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The Importance of Detecting Dyslexia Early

by Dr. Rose Halper
Dyslexia affects a growing number of children, and it's important for parents to recognize the early signs so they can better assist their children in getting the appropriate services. One of the main problems is in identifying children with dyslexia. This disability can often go undiagnosed for years, and causes children unusual frustration and disappointment that can lead to greater academic struggles in the future. Although dyslexia is a general term describing a variety of learning problem including: math computation, handwriting, and written and spoken language, the focus of this article is about reading disabilities.

Children with dyslexia have average to above average intelligence, but they do not read naturally and easily. Rather they struggle with each reading step, such as learning individual sounds, matching these sounds to letters, and blending a combination of sounds into words. They commonly read slowly and inaccurately and have difficulty pronouncing and spelling many words. If a child cannot "crack the code" of the symbolic language of letters, he may be labeled lazy, unmotivated, or emotionally troubled. For all too many of these children this is simply not true.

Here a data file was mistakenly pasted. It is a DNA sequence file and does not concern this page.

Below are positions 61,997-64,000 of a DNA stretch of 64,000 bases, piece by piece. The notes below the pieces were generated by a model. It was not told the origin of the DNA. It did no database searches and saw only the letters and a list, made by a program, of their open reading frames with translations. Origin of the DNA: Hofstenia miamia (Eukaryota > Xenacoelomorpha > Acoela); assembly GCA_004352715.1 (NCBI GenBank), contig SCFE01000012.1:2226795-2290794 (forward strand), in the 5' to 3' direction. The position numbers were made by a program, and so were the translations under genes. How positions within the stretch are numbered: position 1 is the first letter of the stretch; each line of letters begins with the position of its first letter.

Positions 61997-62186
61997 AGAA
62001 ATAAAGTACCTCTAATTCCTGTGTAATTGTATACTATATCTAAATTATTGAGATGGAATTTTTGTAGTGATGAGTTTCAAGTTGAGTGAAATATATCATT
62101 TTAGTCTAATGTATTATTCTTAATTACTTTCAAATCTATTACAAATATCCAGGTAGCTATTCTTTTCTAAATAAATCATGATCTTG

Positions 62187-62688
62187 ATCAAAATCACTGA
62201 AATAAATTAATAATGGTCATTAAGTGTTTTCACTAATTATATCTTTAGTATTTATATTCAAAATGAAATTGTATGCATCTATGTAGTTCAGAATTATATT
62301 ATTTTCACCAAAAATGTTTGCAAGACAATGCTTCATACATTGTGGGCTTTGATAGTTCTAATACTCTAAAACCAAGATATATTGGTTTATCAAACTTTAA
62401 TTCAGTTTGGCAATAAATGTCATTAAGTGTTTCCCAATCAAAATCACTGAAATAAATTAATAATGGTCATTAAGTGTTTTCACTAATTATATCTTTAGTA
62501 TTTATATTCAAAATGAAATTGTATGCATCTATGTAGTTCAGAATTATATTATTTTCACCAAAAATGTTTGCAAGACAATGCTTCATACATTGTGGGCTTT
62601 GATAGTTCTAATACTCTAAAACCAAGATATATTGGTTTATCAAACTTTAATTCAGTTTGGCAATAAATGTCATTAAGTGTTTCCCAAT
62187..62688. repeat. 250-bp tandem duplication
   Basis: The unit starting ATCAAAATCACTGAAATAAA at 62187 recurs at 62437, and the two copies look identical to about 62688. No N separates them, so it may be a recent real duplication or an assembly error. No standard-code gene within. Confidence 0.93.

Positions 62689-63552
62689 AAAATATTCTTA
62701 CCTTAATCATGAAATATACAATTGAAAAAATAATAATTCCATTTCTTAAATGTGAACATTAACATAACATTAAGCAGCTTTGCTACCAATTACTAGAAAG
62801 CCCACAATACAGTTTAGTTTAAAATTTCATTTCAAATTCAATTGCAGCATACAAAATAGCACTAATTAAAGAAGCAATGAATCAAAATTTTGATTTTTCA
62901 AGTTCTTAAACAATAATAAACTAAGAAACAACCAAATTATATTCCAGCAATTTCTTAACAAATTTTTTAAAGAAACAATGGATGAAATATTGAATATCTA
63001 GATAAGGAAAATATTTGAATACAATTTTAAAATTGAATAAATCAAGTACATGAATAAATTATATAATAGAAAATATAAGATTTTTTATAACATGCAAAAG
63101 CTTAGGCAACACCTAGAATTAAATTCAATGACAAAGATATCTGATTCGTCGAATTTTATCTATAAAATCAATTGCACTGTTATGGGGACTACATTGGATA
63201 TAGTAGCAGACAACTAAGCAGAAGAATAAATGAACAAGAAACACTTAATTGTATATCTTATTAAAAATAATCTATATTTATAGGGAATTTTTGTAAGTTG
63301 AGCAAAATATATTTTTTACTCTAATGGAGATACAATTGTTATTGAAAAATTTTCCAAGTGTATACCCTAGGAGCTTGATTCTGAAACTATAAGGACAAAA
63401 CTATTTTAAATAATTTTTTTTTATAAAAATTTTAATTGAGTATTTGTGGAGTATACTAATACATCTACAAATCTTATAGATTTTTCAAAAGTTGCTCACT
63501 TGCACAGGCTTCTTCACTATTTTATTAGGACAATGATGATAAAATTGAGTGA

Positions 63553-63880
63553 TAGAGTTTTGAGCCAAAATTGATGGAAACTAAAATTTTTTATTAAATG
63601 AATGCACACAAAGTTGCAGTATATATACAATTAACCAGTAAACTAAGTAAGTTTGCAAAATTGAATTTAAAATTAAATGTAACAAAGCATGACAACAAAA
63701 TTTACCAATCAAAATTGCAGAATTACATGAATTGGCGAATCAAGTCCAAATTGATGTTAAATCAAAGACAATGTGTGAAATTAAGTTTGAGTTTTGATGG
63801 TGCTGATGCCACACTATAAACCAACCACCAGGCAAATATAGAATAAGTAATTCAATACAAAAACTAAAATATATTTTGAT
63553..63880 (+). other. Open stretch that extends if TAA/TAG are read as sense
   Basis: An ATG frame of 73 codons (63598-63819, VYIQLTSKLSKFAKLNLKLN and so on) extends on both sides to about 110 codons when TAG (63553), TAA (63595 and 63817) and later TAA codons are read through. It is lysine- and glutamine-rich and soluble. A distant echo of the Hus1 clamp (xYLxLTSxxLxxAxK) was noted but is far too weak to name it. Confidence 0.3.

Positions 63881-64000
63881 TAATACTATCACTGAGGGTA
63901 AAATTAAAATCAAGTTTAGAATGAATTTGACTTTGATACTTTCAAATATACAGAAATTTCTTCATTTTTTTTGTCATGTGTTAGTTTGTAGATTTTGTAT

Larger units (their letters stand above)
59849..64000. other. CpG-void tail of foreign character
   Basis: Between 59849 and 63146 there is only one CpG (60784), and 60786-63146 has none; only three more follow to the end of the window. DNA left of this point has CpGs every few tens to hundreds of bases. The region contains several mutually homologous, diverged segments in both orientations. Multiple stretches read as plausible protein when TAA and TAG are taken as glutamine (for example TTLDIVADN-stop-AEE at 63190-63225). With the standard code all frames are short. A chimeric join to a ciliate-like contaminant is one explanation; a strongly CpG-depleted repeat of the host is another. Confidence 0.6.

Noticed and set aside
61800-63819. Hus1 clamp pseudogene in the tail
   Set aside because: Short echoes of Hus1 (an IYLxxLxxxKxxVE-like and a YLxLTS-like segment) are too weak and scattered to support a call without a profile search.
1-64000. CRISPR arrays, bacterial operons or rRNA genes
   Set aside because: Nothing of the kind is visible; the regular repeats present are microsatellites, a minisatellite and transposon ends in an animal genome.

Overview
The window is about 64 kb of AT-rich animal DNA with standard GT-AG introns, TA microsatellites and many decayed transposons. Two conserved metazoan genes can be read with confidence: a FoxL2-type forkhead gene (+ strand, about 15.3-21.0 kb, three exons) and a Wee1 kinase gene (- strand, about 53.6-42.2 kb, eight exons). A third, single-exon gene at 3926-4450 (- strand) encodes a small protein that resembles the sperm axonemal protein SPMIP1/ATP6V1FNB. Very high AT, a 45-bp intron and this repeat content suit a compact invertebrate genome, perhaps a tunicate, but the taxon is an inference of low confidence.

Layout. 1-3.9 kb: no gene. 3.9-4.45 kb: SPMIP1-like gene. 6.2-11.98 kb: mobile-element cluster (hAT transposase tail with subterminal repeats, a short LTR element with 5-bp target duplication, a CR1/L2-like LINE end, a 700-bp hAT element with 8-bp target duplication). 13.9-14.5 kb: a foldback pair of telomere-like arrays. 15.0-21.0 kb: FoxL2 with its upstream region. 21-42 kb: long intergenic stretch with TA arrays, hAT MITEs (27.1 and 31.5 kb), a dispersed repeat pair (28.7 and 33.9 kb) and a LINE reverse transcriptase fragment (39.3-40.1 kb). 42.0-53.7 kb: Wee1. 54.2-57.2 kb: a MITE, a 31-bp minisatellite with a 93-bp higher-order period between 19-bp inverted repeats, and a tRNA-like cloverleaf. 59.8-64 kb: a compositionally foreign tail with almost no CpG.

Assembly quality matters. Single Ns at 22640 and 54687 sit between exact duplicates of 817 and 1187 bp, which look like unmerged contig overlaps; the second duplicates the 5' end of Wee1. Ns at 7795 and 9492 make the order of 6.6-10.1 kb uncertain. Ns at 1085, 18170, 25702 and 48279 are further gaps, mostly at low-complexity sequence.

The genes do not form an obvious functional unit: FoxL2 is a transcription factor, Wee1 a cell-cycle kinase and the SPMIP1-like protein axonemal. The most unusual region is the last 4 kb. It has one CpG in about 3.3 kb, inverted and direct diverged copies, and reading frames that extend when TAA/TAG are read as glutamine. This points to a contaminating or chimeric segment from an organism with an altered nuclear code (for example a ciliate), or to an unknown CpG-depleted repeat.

Ben, a nine year old fourth grader, is an example of one such mis-diagnosed case. A complete battery of educational and psychological testing showed that Ben is extremely smart, scoring in the gifted range in oral comprehension, vocabulary, and logical reasoning ability. Yet, he cannot read. He struggled to learn his letters in kindergarten, and in the summer before fourth grade, he still confused the letters b and d, g and j, and p and q. He has trouble spelling easy sight words, and reading aloud is labored and painful for him. He mispronounces, substitutes, and sometimes entirely overlooks words. Despite his reading performance, he loves to listen to stories, and has no difficulty understanding them. He often speaks in great detail about animals, machines, and the places he traveled with his family.